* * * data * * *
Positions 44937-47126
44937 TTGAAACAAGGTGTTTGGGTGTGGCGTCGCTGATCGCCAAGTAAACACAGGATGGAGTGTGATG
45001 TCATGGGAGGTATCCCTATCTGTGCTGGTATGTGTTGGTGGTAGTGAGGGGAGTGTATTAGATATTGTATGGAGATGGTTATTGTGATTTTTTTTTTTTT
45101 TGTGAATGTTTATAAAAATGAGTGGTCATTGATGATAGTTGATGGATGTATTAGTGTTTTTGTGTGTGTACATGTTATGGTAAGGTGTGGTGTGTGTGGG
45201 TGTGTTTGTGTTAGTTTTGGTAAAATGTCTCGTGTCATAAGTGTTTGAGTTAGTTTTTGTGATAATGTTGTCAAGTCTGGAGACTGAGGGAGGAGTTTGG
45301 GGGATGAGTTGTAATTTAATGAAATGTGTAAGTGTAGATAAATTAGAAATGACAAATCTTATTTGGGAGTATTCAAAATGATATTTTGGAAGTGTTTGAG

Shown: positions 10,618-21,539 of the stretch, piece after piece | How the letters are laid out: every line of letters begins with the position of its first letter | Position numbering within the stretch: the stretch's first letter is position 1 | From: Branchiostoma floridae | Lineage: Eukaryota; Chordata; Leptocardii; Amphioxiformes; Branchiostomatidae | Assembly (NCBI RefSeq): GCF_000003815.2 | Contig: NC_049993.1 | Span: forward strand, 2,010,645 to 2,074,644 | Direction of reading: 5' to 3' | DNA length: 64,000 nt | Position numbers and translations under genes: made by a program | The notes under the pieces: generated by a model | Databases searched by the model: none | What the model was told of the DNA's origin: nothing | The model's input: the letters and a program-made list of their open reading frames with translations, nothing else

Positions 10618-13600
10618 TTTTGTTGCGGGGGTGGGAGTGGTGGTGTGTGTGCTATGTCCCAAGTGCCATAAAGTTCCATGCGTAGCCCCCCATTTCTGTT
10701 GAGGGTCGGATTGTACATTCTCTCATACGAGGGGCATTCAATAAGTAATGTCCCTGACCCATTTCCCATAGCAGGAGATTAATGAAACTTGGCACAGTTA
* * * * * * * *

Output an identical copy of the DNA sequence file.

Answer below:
Positions 44937-47126
44937 TTGAAACAAGGTGTTTGGGTGTGGCGTCGCTGATCGCCAAGTAAACACAGGATGGAGTGTGATG
45001 TCATGGGAGGTATCCCTATCTGTGCTGGTATGTGTTGGTGGTAGTGAGGGGAGTGTATTAGATATTGTATGGAGATGGTTATTGTGATTTTTTTTTTTTT
45101 TGTGAATGTTTATAAAAATGAGTGGTCATTGATGATAGTTGATGGATGTATTAGTGTTTTTGTGTGTGTACATGTTATGGTAAGGTGTGGTGTGTGTGGG
45201 TGTGTTTGTGTTAGTTTTGGTAAAATGTCTCGTGTCATAAGTGTTTGAGTTAGTTTTTGTGATAATGTTGTCAAGTCTGGAGACTGAGGGAGGAGTTTGG
45301 GGGATGAGTTGTAATTTAATGAAATGTGTAAGTGTAGATAAATTAGAAATGACAAATCTTATTTGGGAGTATTCAAAATGATATTTTGGAAGTGTTTGAG

Shown: positions 10,618-21,539 of the stretch, piece after piece | How the letters are laid out: every line of letters begins with the position of its first letter | Position numbering within the stretch: the stretch's first letter is position 1 | From: Branchiostoma floridae | Lineage: Eukaryota; Chordata; Leptocardii; Amphioxiformes; Branchiostomatidae | Assembly (NCBI RefSeq): GCF_000003815.2 | Contig: NC_049993.1 | Span: forward strand, 2,010,645 to 2,074,644 | Direction of reading: 5' to 3' | DNA length: 64,000 nt | Position numbers and translations under genes: made by a program | The notes under the pieces: generated by a model | Databases searched by the model: none | What the model was told of the DNA's origin: nothing | The model's input: the letters and a program-made list of their open reading frames with translations, nothing else

Positions 10618-13600
10618 TTTTGTTGCGGGGGTGGGAGTGGTGGTGTGTGTGCTATGTCCCAAGTGCCATAAAGTTCCATGCGTAGCCCCCCATTTCTGTT
10701 GAGGGTCGGATTGTACATTCTCTCATACGAGGGGCATTCAATAAGTAATGTCCCTGACCCATTTCCCATAGCAGGAGATTAATGAAACTTGGCACAGTTA